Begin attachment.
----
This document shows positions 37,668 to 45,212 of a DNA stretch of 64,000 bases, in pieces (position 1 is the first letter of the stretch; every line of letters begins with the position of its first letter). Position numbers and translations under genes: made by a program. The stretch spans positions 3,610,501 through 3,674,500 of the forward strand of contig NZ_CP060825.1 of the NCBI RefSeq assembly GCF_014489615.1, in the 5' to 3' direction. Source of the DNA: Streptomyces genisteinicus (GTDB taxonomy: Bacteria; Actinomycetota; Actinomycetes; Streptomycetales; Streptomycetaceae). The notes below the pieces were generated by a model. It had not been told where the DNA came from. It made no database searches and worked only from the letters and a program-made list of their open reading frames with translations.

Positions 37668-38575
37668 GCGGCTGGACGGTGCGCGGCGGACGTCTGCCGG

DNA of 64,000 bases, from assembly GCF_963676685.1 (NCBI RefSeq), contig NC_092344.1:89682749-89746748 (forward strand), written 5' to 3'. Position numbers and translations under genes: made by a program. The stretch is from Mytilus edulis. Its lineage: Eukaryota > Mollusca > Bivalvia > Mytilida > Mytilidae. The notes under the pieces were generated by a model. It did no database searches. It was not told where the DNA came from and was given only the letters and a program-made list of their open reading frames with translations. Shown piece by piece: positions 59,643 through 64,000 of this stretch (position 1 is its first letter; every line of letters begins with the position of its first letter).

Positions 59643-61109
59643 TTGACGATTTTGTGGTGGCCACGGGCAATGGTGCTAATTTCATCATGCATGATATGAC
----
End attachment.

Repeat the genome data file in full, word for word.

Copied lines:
This document shows positions 37,668 to 45,212 of a DNA stretch of 64,000 bases, in pieces (position 1 is the first letter of the stretch; every line of letters begins with the position of its first letter). Position numbers and translations under genes: made by a program. The stretch spans positions 3,610,501 through 3,674,500 of the forward strand of contig NZ_CP060825.1 of the NCBI RefSeq assembly GCF_014489615.1, in the 5' to 3' direction. Source of the DNA: Streptomyces genisteinicus (GTDB taxonomy: Bacteria; Actinomycetota; Actinomycetes; Streptomycetales; Streptomycetaceae). The notes below the pieces were generated by a model. It had not been told where the DNA came from. It made no database searches and worked only from the letters and a program-made list of their open reading frames with translations.

Positions 37668-38575
37668 GCGGCTGGACGGTGCGCGGCGGACGTCTGCCGG

DNA of 64,000 bases, from assembly GCF_963676685.1 (NCBI RefSeq), contig NC_092344.1:89682749-89746748 (forward strand), written 5' to 3'. Position numbers and translations under genes: made by a program. The stretch is from Mytilus edulis. Its lineage: Eukaryota > Mollusca > Bivalvia > Mytilida > Mytilidae. The notes under the pieces were generated by a model. It did no database searches. It was not told where the DNA came from and was given only the letters and a program-made list of their open reading frames with translations. Shown piece by piece: positions 59,643 through 64,000 of this stretch (position 1 is its first letter; every line of letters begins with the position of its first letter).

Positions 59643-61109
59643 TTGACGATTTTGTGGTGGCCACGGGCAATGGTGCTAATTTCATCATGCATGATATGAC